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Carpal Tunnel Syndrome Disability
Several people in the United States have been affected by CTS, which is also considered as an 'occupational disorder in the 90's'. It has pushed many to resign from their work because they have become victims of the carpal tunnel syndrome disability.
Carpal tunnel syndrome is a common form of repetitive stress injury, which usually occurs when a person's wrists are exposed to continuous strain on a regular basis. Tissues surrounding the wrist tendons become so enlarged that they compress the median nerve, which runs through a passage in the wrist known as the carpal tunnel. The compression caused the following problems:
· Numbness, tingling and pain in the hand, wrist and forearm
· Impaired or lost nerve function
· Reduced muscle control
· Reduced grip strength
Due to the mushrooming dilemma, the government of Illinois thought of a solution for those who have been stricken by the carpal tunnel syndrome disability. Their officials then passed a bill under the Workers' Compensation Act.
According to their Supreme Court, 'even if CTS develops gradually and not as the result of a sudden mishap', those with carpal tunnel syndrome disability can be compensated from the onset of the disorder under the Workers' Compensation Act.
The law states that the person is entitled to receive a 100 percent share of all medical expenses that are deemed reasonable and necessary to treat the condition.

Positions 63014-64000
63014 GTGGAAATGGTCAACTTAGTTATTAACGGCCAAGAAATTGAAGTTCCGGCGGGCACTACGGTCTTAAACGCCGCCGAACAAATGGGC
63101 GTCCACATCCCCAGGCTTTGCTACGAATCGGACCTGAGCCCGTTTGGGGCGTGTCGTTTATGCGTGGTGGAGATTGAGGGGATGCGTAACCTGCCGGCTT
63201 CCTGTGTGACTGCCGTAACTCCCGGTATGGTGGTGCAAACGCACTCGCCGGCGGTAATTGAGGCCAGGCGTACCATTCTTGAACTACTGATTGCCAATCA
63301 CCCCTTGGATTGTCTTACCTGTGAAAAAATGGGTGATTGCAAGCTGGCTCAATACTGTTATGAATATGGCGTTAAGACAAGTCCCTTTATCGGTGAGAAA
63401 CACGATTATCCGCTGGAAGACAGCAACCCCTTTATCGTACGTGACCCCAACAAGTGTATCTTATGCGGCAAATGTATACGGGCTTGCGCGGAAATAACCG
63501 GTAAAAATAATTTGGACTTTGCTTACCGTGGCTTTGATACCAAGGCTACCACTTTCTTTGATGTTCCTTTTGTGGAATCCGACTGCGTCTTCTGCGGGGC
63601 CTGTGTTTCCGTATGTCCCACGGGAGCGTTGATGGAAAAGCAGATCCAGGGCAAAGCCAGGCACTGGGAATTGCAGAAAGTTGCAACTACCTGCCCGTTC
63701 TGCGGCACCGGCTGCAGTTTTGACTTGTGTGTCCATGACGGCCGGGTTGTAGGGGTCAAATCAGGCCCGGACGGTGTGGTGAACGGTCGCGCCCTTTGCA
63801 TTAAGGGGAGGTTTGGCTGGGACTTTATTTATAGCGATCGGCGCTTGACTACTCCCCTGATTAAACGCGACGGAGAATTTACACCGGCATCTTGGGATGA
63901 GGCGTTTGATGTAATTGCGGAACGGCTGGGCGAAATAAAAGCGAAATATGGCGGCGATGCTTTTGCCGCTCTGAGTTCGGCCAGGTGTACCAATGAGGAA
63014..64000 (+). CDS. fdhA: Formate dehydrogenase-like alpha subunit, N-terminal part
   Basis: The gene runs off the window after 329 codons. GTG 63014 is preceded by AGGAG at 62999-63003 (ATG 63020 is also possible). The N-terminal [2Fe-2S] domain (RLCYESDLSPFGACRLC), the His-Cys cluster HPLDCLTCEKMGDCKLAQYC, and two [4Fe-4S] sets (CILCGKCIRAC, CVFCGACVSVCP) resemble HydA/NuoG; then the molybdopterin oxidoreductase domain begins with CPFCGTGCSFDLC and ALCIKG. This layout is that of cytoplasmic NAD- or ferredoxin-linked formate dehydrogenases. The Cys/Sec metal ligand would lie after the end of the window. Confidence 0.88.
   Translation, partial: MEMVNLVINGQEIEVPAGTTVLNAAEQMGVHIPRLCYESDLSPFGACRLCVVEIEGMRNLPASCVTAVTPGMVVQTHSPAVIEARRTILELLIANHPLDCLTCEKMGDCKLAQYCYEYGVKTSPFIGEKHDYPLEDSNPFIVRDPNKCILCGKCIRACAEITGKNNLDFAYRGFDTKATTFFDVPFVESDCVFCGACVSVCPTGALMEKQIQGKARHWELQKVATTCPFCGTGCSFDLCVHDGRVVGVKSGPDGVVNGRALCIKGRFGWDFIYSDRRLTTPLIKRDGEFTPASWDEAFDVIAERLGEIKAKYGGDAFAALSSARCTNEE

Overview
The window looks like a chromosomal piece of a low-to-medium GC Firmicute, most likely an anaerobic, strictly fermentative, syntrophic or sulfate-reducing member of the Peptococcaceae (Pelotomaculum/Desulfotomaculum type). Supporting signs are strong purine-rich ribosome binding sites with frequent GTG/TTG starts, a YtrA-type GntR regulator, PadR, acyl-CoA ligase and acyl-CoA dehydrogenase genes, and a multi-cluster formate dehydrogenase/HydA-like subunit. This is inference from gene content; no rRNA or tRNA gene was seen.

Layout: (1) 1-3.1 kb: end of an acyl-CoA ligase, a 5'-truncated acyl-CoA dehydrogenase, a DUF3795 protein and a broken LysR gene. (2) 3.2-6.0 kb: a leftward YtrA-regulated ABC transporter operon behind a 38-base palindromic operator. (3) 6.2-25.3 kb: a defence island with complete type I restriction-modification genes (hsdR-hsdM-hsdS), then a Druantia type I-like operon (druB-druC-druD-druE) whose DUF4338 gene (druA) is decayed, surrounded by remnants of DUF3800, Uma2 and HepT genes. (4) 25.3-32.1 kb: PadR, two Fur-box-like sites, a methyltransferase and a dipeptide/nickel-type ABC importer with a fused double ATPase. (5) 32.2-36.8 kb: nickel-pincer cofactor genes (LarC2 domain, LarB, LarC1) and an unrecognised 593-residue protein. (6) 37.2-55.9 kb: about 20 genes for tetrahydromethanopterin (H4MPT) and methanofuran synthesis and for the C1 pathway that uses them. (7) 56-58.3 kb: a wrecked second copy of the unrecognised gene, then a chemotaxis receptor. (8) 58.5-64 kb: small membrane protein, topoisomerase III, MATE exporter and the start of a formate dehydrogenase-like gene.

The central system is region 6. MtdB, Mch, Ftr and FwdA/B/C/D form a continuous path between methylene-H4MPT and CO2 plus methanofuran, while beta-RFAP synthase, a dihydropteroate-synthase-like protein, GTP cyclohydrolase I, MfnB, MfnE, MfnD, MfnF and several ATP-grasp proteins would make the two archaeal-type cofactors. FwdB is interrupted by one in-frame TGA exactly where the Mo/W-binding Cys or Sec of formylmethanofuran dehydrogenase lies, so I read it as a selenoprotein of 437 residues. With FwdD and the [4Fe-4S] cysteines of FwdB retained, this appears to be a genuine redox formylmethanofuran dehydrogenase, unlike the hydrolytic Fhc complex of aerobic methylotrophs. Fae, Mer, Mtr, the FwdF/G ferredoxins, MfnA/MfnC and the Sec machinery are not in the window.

It is also of great benefit to the casualty because they are not forced to pay any deductions with no dollar limitations placed on the treatment. While under diagnostic, the person with carpal tunnel syndrome disability still has temporary total compensation. This is based on a percentage of the average weekly wage, including overtime.
Under the provisions of the Illinois Workers' Compensation Act, the person with carpal tunnel syndrome disability's employer or the insurance company is legally required to begin the payment within 14 days of the date that the individual reported the onset of CTS.
When he or she returns from work after days of medication, he or she is allowed to collect a salary for the permanent partial loss of use of the affected hands and arms as a result of contracting CTS while on the job. Such compensation is called permanent partial disability compensation (PPD), and is received as the result of a settlement agreement between the person with carpal tunnel syndrome disability and the employer or as the result of the decision of the arbitrator assigned to the claim.
If it is necessary to accept a lower-paying job because of inability to perform the responsibilities of the usual and customary employment, he or she may be entitled to added benefits equal to two-thirds (2/3) of the salary difference based on the average gross weekly wage earned before the development of CTS.